Good hospital food? That’s just pie in the sky

<span>‘I shut my eyes and ate it as a compromise to survive.’</span><span>Photograph: Jeff Greenberg/Universal Images Group/Getty Images</span>
‘I shut my eyes and ate it as a compromise to survive.’Photograph: Jeff Greenberg/Universal Images Group/Getty Images

Re Viola Di Grado’s article on delicious hospital food (In Italy, we live to eat. But tasty NHS meals put our bland hospital food to shame, 21 May), I would like to know which London hospital she was in so I can ask to go there should I need future hospital treatment. I was recently an inpatient for three days at a major London teaching hospital, waiting to be transferred to another hospital to have a pacemaker inserted. On the first day, I was shown a crumpled piece of paper with about six choices for an evening meal typed on it. I chose chicken tikka masala. What I got was something resembling a grey cowpat. I had no idea what it was, and when I asked as my plate was collected, I was told it was chicken pie.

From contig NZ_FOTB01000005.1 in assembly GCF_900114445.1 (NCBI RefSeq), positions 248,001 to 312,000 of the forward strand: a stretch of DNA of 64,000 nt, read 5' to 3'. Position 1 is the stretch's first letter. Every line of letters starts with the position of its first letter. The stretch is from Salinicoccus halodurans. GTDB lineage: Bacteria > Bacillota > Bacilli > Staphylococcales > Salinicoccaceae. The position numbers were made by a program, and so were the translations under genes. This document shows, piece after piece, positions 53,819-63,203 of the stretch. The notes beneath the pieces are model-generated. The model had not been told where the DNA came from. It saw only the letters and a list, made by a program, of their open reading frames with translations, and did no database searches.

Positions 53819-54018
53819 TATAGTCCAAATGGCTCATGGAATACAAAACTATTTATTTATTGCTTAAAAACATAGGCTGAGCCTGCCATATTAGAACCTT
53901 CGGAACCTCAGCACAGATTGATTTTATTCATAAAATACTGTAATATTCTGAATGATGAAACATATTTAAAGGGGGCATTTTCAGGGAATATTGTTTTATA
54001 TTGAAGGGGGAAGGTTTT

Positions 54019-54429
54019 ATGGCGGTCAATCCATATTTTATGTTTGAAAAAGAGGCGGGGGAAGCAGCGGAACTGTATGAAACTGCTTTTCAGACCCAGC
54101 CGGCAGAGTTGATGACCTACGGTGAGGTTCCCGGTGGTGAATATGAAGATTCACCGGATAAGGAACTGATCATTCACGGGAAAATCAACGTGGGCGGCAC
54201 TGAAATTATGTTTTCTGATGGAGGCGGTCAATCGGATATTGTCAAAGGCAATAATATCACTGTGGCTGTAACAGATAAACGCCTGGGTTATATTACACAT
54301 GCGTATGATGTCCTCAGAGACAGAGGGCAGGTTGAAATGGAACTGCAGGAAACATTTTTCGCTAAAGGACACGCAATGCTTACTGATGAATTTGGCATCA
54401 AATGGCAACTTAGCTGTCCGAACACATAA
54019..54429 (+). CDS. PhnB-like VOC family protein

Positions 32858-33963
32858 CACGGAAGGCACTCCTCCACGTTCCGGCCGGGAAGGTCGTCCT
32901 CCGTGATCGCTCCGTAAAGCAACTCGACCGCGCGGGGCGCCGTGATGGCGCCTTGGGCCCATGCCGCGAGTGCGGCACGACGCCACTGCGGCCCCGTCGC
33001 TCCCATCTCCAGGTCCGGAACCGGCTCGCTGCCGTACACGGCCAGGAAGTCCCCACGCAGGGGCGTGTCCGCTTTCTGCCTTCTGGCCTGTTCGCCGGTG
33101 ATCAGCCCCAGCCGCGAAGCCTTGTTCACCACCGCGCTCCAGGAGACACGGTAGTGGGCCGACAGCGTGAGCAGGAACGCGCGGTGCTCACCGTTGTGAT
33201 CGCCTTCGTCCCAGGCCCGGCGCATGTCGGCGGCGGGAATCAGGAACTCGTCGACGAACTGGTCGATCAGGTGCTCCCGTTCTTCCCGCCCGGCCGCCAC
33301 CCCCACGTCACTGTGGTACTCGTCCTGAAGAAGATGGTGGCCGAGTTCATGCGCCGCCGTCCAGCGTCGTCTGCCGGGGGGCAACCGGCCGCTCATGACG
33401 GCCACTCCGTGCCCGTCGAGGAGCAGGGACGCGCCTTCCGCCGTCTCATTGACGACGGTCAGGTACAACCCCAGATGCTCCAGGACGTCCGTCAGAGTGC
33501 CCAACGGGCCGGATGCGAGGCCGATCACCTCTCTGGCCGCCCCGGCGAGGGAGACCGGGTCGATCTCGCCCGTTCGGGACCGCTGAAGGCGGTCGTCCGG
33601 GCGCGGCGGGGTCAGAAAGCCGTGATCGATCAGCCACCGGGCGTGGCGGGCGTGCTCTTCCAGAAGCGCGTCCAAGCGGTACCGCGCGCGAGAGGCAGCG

On the second day, I again chose the chicken tikka masala and got an all-day breakfast. On the third day, having made the same choice, I got fish pie. None of these meals were at all memorable.
Mike Cantor

• I read Viola Di Grado’s article with disbelief. I have just spent over four weeks in an NHS hospital and my experience of the main course food there bore no resemblance to the range and quality of the food she describes. Many of the sweets and desserts were of good quality, particularly those from sealed containers, such as yoghurt, but the same could not be said about the main courses. Indeed, to describe them as abysmal could be taken as a compliment.

Like Viola with her family food, I also shut my eyes and ate it as a compromise to survive. No one expects hospital food to be of the highest quality, but surely it should be edible and look vaguely appetising. I would expect that good food is an important aid to a patient’s recovery.
Alan Beamish
Thirlby, North Yorkshire

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